Ambient Ultrafine Particles Promote Allergic Airway Inflammation by Increasing T-helper 2 (Th2) and T-helper 17 (Th17) Gene Expression during the Recall Immune Response
Ning Li (1,2), Jack Harkema (1,3), Ryan Lewandowski (3), Meiying Wang (1,2), Lori Bramble (3), Glenn Gookin (4), Michael Kleinman (1,4), Constantinos Sioutas (1,5), Andre Nel (1,2)
(1) Southern California Particle Center (2) University of California Los Angeles (3) Michigan State University (4) University of California Irvine (5) University of Southern California
Abstract Number: 209
Preference: Platform Presentation
Last modified: November 8, 2009
Working Group: sq5
Background: Ambient particulate matter (PM) exposure is a contributing factor for increased respiratory morbidity and mortality in urban environment including asthma. Accumulating evidence has suggested that increased prevalence of allergic disease may be related to the effect of PM on the immune system. Recently, we have demonstrated that ambient pro-oxidative ultrafine particles (UFP) could act as an adjuvant for allergic sensitization in a mouse model using intranasal instillation. This adjuvant effect could also be used to study the recall immune response and may explain asthma exacerbation in atopic individuals after a sudden surge in ambient PM levels.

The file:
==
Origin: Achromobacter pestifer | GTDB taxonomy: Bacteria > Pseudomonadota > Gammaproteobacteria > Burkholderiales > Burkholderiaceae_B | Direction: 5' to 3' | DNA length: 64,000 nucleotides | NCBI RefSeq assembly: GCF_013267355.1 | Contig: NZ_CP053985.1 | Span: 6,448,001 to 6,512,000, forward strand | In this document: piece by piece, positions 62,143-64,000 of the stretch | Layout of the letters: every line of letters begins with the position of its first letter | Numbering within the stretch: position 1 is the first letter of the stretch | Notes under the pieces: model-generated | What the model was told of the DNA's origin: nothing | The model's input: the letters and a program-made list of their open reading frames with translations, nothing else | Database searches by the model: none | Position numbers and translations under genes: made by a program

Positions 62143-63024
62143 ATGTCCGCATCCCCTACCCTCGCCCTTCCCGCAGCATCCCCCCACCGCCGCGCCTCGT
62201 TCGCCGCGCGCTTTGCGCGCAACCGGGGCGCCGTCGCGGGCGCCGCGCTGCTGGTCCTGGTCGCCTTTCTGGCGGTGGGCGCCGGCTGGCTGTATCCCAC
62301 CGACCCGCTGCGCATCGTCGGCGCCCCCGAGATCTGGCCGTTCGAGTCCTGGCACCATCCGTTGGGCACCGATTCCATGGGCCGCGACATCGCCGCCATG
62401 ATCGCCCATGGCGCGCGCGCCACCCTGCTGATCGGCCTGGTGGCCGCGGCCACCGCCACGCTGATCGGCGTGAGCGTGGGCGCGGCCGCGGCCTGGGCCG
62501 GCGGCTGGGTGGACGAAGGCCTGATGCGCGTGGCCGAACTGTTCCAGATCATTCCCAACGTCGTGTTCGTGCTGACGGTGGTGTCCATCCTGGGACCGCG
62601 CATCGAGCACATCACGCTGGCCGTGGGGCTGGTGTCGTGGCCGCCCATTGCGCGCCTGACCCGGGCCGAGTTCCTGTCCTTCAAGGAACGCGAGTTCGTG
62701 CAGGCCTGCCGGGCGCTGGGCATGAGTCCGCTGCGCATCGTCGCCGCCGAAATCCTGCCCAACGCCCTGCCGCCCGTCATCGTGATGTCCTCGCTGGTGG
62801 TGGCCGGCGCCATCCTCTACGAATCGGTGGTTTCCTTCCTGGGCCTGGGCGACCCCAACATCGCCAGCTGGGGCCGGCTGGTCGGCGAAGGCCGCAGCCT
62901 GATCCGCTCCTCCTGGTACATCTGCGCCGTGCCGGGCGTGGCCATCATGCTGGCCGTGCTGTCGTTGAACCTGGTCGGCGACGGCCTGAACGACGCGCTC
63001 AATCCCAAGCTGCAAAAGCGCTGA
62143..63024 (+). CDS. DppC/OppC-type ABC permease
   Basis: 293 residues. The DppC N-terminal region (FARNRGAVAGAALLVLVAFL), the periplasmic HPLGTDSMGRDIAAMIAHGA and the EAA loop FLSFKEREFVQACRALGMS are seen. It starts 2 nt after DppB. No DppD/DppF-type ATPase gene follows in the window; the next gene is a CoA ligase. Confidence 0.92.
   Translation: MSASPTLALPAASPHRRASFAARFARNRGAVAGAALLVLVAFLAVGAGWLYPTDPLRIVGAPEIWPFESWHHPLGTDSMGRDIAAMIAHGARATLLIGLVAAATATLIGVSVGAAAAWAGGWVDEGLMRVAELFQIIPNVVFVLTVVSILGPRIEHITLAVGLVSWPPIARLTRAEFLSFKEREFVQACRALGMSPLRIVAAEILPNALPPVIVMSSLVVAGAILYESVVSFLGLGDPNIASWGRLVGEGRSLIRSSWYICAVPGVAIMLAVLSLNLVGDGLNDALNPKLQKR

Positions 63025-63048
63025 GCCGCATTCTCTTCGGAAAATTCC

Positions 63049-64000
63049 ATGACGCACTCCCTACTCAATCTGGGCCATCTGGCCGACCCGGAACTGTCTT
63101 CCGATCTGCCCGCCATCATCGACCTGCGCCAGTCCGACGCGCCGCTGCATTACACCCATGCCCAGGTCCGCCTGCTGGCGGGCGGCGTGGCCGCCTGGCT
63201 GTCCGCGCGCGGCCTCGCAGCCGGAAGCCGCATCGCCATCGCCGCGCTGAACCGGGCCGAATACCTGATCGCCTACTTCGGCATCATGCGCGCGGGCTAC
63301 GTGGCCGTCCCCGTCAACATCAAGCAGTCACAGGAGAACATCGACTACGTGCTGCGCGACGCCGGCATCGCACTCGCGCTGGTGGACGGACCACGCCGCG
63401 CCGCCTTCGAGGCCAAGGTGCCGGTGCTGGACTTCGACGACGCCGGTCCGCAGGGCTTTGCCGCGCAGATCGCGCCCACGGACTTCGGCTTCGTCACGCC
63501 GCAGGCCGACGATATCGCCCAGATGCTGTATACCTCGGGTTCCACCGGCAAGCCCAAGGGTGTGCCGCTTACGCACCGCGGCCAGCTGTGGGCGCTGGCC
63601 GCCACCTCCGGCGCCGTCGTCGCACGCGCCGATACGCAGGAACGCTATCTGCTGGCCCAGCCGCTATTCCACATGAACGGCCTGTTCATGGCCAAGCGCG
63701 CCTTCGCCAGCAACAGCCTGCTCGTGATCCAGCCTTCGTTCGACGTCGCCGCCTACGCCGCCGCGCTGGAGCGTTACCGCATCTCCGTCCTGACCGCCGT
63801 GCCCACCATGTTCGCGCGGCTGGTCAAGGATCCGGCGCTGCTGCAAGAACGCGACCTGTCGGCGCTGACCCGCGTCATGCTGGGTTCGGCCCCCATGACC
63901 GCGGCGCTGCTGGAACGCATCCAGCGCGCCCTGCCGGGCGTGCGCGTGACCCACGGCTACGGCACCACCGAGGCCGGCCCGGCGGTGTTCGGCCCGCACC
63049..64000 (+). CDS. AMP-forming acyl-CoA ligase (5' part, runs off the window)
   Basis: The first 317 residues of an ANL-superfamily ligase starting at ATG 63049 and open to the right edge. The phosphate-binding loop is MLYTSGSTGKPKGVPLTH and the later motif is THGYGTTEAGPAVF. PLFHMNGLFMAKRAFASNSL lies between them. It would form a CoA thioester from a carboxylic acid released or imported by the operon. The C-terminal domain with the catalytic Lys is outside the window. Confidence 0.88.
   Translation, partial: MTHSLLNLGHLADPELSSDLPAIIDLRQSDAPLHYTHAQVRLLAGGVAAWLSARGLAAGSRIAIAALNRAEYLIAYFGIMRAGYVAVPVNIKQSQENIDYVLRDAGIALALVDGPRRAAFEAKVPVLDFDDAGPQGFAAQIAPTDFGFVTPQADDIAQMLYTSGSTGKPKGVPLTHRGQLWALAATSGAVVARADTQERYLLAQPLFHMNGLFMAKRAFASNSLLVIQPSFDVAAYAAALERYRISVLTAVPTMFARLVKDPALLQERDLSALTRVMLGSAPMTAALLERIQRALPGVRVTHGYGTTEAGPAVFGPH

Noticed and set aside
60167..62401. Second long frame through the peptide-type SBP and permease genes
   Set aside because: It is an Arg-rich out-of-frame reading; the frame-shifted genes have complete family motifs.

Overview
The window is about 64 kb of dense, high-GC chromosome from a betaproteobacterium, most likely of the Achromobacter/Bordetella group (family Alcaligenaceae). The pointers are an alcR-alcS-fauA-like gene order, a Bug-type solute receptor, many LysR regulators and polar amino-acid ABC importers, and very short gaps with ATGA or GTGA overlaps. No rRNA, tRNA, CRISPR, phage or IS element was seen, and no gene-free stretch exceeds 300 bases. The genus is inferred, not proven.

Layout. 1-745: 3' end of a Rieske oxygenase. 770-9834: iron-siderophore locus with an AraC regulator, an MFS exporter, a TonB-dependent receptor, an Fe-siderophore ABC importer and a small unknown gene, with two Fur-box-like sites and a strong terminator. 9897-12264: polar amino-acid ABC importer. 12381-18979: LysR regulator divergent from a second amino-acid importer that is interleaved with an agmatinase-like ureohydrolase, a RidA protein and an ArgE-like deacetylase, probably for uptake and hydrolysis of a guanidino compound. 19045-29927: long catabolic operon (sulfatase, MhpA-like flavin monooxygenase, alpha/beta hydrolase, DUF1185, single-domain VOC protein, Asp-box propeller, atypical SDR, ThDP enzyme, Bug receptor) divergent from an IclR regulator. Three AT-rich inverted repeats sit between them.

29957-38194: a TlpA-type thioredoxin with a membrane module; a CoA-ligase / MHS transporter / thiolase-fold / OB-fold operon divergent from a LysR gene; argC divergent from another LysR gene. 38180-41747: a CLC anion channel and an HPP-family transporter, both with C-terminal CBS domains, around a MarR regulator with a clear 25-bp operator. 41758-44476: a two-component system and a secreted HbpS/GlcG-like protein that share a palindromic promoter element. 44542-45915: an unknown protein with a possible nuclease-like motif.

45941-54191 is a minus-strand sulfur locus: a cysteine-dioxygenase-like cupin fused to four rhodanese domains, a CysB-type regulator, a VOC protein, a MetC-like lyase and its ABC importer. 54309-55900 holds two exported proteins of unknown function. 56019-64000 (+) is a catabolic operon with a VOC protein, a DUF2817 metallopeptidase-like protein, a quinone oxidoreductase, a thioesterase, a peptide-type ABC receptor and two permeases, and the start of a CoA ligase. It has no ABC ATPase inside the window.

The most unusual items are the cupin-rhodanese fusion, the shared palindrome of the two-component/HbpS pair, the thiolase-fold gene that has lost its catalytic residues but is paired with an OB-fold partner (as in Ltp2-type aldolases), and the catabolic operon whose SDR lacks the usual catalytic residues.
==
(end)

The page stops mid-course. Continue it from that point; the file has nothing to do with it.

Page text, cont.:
Objective: To determine whether inhalation exposure to ambient UFP near an urban freeway could further enhance allergic inflammation in already sensitized animals.
Methods: Balb/c mice were sensitized with saline, ovalbumin (OVA), or OVA plus UFP and exposed to filtered air or ambient UFP during OVA challenge in a mobile animal research laboratory near a major freeway in downtown Los Angeles. OVA-specific antibody production, allergic airway inflammation and cytokine/chemokine production in the lung were studied.
Results: Ambient UFP exposure on as few as five occasions was highly effective in boosting the OVA recall immune response in sensitized animals, including generation of allergic inflammation in distal and terminal airways and increased production of OVA-specific antibodies. The enhanced secondary immune response was characterized by Th2 and Th17 cytokine profiles in the lung.
Conclusion: Pro-oxidative ambient UFP provide a put in boosting the secondary immune response to an experimental allergen, underlining the importance of vehicular traffic on the exacerbation of allergic airway inflammation. This may contribute to asthma flares in atopic subjects in an urban setting and might require lower exposure levels than previously suspected.